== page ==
Jim Fisk was another example of why railroad tycoons held such a notorious reputation during the 19th and early 20th centuries. He was ruthless in getting what he wanted and thought little of taking people's money (through Wall Street and business dealings) if he thought it would make him just a little richer. However, Fisk's involvement with railroads centered around only one line, the Erie, in which he conspired with Jay Gould and Daniel Drew for control of the company over Cornelius Vanderbilt. Fisk was always Gould's right-hand man and stayed on with the Erie after the fight with Vanderbilt. Like Gould, Fisk was no railroader. While it could be argued Gould was an effective manager, neither he nor his counterpart were well-versed in the intricacies of railroading. They had both entered the industry solely as speculators and remained in the Wall Street sector throughout their careers.
Fisk held little interest in railroads, concerned only with their monetary possibilities. A classic "robber baron" of the Gilded Age, Fisk would accumulate many enemies, selling out at any turn if he thought it was to his benefit. These ruthless efforts eventually caught up to him when he was killed at the young age of 37 by a disgruntled business associate. At the time of his death in 1872 his net worth is somewhat murky but is believed to be in the range of $2.45 million (or around $49 million today).
Fisk, whose full name was James Fisk, was born in Pownal, Vermont, in Bennington County, on April 1, 1834. He came from a rather modest background as his father simply did peddling to earn a living and Fisk often helped him during his youth. Like many of the famed railroad tycoons Fisk did not attend school long, only until about the age of 16 when he ran away and joined the circus. After this short career he briefly worked as hotel waiter before returning back to Vermont and taking over his father's peddling business. Using his experience while out working on his own Fisk was able to make his Dad's business rather successful and was later able to earn a position with a Boston mercantile firm, Jordan Marsh & Company.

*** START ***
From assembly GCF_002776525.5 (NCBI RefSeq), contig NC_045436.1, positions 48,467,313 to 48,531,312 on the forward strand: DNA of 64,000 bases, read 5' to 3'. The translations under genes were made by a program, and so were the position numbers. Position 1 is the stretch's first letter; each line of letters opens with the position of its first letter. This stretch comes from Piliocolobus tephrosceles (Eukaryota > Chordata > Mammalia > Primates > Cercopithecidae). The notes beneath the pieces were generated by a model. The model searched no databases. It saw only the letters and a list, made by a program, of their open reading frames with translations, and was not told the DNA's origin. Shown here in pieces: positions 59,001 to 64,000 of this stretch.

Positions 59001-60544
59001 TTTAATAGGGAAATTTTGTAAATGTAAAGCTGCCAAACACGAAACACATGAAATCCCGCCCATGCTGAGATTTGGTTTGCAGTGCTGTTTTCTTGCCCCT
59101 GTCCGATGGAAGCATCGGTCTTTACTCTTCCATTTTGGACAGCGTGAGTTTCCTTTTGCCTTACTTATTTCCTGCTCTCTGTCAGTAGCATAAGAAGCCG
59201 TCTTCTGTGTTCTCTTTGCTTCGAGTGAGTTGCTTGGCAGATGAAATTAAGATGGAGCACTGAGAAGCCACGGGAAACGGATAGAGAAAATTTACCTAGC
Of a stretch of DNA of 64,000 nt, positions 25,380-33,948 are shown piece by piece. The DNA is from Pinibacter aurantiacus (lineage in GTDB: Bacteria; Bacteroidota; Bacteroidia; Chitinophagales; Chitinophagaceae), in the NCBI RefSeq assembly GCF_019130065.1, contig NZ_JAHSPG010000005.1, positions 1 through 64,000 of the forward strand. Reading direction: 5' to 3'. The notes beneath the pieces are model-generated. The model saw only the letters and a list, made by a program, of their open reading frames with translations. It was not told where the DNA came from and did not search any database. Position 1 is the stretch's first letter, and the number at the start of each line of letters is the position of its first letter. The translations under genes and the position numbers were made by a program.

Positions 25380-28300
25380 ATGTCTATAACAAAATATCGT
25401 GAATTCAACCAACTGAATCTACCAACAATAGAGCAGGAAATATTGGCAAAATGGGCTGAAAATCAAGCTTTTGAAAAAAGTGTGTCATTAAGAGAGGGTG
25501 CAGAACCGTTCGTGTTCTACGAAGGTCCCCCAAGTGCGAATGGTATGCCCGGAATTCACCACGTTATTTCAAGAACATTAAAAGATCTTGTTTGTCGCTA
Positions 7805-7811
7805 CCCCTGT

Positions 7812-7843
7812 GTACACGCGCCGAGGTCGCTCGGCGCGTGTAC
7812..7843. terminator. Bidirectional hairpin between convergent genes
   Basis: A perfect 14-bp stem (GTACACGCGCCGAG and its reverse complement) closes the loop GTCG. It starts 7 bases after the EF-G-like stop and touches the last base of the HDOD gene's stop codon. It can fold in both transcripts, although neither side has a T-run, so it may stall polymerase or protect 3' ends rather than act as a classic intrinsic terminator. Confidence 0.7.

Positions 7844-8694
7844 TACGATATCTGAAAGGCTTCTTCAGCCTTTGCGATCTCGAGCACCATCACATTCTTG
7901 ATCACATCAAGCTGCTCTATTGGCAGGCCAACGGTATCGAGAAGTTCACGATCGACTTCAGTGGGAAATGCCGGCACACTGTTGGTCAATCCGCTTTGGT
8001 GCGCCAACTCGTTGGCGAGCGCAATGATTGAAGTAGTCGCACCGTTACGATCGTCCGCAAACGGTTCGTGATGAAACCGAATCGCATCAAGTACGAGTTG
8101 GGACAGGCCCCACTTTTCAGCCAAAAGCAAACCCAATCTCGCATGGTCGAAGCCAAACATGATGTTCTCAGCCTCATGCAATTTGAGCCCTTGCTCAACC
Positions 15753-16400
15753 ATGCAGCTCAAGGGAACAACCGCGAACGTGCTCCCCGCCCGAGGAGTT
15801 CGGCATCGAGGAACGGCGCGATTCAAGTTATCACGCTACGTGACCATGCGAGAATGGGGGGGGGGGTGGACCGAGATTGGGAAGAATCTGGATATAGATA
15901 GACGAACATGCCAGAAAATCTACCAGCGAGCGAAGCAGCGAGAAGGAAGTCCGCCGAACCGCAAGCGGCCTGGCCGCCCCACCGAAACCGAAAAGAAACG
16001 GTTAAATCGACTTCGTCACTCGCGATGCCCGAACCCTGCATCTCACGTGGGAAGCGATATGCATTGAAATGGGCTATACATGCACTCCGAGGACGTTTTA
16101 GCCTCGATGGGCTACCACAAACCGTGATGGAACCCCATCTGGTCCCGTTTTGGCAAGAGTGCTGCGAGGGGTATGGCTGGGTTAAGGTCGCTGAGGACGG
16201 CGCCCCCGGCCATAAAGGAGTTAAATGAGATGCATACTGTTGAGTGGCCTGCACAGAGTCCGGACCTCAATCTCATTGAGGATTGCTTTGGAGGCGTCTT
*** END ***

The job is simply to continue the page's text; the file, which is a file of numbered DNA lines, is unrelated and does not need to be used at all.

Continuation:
Fisk's shrewd nature earned him the position of partner with the business. He would also make a name for himself during the Civil War, dealing with government contracts for textiles during the conflict. However, he also earned a notorious reputation during the war by smuggling Southern cotton through the Union blockade and selling Confederate bonds to European interests. In 1864 Jim Fisk teamed up with Daniel Drew, whom he worked as a buyer for a few years. In 1866 Drew helped him finance his own brokerage firm, Fisk & Belden and a year later they formed an alliance with Jay Gould in attempt to keep the Erie Railroad away from magnate Cornelius Vanderbilt.
What became known as the "Erie War" occurred when Vanderbilt attempted to gain control of the Erie Railroad to include with his NYC&HR system. This would be the only time Jay Gould ever bested Vanderbilt. In what essentially started as an argument between the two turned into a battle of wills as Vanderbilt attempted to corner Erie's stock. In response, Gould and his associates attempted to artificially inflate the Erie's stock value (also known as "watered stock", Gould was issuing new stock as soon as Vanderbilt purchased it), which is fraud and against the law. However, Gould only defeated Vanderbilt by bribing the New York state legislature, which allowed the stock to be legalized.
Eventually, the war was settled with Vanderbilt (who sued to reclaim his lost money) and Gould stayed in control of the Erie. Realizing that Gould held all of the cards with the railroad, Fisk allied with him and together they betrayed Drew forcing him out of power with the Erie. Fisk's and Jay Gould's legacies as shady speculators and businessmen likely began (at least in the public's eye) in August of 1869 when they attempted to corner the gold market. The hope was that by inflating the price of gold the two could likewise raise the price of agricultural products in the western states and lure farmers to sell, allowing for a great deal of freight traffic to begin moving eastward, and presumably over railroads in which they either controlled or held an interest.
However, the plot failed when President U.S. Grant was forced to step in and break up their scheme (although questions have arisen as to whether Grant at least aided in their initial efforts) after what became known as "Black Friday" (which occurred on September 24, 1869). Despite a falling out amongst Fisk and Gould after this incident they continued to work together during Gould's later ploys with the Wabash, Missouri Pacific, and Union Pacific railroads. At just the age of 37 Jim Fisk was killed on January 6, 1872 when a former business associate, Edward Stokes, shot him in New York City. Apparently, the incident involved a woman, Josie Mansfield, whom both held an interest. For reading about the life and death of Jim Fisk please click here.